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Is it possible to design the current waveform as follows?

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According to the above figure, the current waveform is more similar to the sine wave upon comparison with the preceding square wave. Therefore, the waveform can achieve the power factor more close to 1, and the RT7321 results from the attempt.



2. Introduction to the RT7321

In design of the RT7321, the LED is designed in four segments, which can be partially or completely connected in series or in parallel based on the voltage relationship. In each connection mode, the current can also be user-defined to provide a user with expected current waveform and fully use the LED. Proper design can also achieve the best result of correcting the power factor, and fully fit with LEDs at different specifications. The following figure shows the voltage segmentation and LED connection, as well as traditional segmentation mode for comparison.

AC input voltage waveform

Time span

(Voltage)

Lighting mode for traditional 4S segments

Lighting mode for RT7321 segment combination

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t1 - t2

(VHV >1 VF)

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t2 - t3

(VHV > 2VF)

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t3 - t4

(VHV > 3VF)

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t4 - t5

(VHV > 4V­)

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The RT7321 is packed in two types. One is in the 5mm x 5mm WQFN-20L package, which features good thermal property and many pins, enabling a user to easily set the current value in each time span. The following block diagram shows the internal structure of a device in this package.

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Functions of the pins in the package are described as follows:
HV—the power supply pin of IC, with the operating voltage of 1–400V, and the maximum allowable voltage of 500V.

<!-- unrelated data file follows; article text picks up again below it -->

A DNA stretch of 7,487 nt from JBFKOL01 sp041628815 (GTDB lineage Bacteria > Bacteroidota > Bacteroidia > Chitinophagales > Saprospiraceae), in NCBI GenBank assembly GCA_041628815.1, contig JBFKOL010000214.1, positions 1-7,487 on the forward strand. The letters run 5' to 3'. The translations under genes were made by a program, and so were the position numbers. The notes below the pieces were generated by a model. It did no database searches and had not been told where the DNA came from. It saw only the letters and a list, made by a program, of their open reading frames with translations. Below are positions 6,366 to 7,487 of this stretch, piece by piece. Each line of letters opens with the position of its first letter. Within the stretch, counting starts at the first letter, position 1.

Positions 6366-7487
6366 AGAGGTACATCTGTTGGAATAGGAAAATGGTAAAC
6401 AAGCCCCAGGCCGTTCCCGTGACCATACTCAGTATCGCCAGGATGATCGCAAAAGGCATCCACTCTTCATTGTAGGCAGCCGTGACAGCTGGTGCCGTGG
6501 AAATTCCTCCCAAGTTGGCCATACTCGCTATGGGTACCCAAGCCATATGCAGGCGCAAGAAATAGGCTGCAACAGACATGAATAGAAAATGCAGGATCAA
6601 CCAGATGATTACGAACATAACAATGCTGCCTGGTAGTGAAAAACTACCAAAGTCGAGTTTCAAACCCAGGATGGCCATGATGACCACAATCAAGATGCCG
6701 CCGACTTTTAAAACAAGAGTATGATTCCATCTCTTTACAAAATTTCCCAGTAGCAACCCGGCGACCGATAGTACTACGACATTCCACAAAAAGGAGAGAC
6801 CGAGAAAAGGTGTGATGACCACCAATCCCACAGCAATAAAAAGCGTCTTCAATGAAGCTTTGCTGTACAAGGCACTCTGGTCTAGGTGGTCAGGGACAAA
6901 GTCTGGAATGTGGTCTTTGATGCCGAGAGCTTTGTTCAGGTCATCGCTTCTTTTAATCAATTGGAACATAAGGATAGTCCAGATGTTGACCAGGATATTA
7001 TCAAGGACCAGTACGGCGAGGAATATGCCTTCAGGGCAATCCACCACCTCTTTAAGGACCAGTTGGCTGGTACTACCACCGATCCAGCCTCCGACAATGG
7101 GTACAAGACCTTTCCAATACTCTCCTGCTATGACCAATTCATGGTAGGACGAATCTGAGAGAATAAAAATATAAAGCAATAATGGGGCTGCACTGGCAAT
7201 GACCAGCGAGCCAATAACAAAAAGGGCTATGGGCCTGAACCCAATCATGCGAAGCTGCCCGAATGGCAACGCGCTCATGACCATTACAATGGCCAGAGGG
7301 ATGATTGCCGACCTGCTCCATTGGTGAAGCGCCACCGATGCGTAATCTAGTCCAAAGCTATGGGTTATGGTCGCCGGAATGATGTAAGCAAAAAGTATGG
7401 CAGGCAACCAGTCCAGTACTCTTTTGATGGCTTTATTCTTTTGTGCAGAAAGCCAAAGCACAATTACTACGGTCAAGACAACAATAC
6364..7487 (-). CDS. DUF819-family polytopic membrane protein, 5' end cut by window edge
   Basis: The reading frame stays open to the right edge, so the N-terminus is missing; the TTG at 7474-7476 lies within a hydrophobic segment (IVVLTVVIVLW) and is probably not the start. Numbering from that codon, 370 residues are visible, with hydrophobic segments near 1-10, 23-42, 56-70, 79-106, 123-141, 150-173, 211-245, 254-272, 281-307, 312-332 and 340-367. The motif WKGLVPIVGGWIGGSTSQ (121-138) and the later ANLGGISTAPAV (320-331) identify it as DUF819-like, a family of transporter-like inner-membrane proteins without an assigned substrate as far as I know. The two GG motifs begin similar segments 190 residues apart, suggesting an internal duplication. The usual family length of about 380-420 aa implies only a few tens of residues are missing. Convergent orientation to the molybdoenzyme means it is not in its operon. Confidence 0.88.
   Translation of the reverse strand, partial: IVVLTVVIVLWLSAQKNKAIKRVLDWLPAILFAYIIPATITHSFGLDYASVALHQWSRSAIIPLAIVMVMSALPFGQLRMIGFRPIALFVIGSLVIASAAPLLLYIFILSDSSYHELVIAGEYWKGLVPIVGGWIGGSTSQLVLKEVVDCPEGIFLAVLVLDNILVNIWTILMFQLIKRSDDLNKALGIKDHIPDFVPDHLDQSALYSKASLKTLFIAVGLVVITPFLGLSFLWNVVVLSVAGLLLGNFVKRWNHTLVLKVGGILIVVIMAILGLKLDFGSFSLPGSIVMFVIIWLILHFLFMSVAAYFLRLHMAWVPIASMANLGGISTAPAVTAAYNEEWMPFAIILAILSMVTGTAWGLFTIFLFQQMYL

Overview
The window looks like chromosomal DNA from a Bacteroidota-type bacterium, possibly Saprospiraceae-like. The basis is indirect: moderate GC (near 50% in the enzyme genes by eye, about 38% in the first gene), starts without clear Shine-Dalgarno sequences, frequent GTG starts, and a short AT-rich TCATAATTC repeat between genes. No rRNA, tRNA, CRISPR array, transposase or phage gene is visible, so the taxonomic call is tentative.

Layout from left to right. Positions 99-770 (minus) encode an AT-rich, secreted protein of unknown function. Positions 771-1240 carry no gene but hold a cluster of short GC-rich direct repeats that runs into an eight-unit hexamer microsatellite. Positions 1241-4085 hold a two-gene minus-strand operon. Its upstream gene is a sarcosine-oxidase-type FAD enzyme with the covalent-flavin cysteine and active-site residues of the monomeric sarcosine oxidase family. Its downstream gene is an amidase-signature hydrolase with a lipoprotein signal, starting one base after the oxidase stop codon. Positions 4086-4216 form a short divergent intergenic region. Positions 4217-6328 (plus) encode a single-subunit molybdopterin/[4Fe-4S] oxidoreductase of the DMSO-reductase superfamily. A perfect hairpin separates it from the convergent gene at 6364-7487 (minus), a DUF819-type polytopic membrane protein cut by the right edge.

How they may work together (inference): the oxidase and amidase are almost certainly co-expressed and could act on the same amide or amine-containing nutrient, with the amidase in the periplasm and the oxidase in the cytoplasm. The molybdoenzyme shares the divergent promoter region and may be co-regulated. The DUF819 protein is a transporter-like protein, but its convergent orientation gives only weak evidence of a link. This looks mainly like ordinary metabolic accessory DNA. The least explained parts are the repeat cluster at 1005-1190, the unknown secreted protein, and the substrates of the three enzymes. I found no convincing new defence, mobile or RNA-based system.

S1-S4—the input pin of the constant-current source, which is connected to the LED cathode. Each constant-current source works in a state based on the operating mode. It can work in the constant-current or cut-off state. The operating current of each constant-current source relates to two sets of data: the basic current of 10mA and the current increment which is determined by the connection mode at the relevant current setting pin. For S3 and S4, the current setting pin in series connection is different from that in parallel connection, and they are described in detail later. The settings of S1/2 are also different from those of S3/4. The former ranges from 10mA to 30mA, and the latter ranges from 10mA to 50mA.

I11, I12, I13—the current setting pins of constant-current sources S1 and S2. When these pins are grounded, the current increases by 5mA, 10mA and 20mA respectively for these constant-current sources.

I21, I22, I23—the current setting pins of constant-current sources S3 and S4 in parallel connection. When these pins are grounded, the current increases by 5mA, 10mA, and 20mA respectively for these constant-current sources. The settings also take effect in series connection, and can be used with the settings of I31-33 to form the series current.

I31, I32, I33—the current setting pins of constant-current sources S3 and S4 in series connection. When these pins are grounded, the current increases by 5mA, 10mA and 20mA respectively for these constant-current sources.

HV1— the output pin of the internal short-circuit switch. In parallel connection mode, this pin is short-circuited to the HV pin via an internal MOSFET. In series connection mode, this pin is connected to S2 via an internal diode.

The RT7321 also involves the PSOP-8 package. Since this package is subject to a limited number of pins, the current setting pin is preset by jumpers in the package instead of being pulled out. The specific setting relates to the selected model, The following figure shows the block diagram of the circuit.

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3. Internal Constant-current Source

The constant-current source serves as the core of the RT7321, and we can know the most fundamental knowledge by learning it. The model is shown as follows:

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As shown in the figure, Sx corresponds to pins S1-4, and pins Ix1 and Ix3 can be construed as pins I11-33. The current fed into Sx passes through M1 and the resistor successively, and finally enters the GND pin to form the voltage VCS on the resistor. Then, VCS is delivered to the error amplifier for comparison with the reference voltage VREF. The comparison results, after being amplified, are used to adjust the grid voltage of M1 to ensure that the output current reaches the setting value. This is the same as the preceding constant-current diode, except that the current can be adjusted in line with the condition at your discretion.
To ensure the constant current of the constant-current source, the voltage at the Sx pin must be higher than a value calculated in the following formula:

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It is clear that ISx_SET is the current setting value of the constant-current pin Sx, and may change in different stages. For this reason, the value needs to be separately calculated. This value actually presents the internal resistance of MOSFET, and shall be concerned in the detailed design.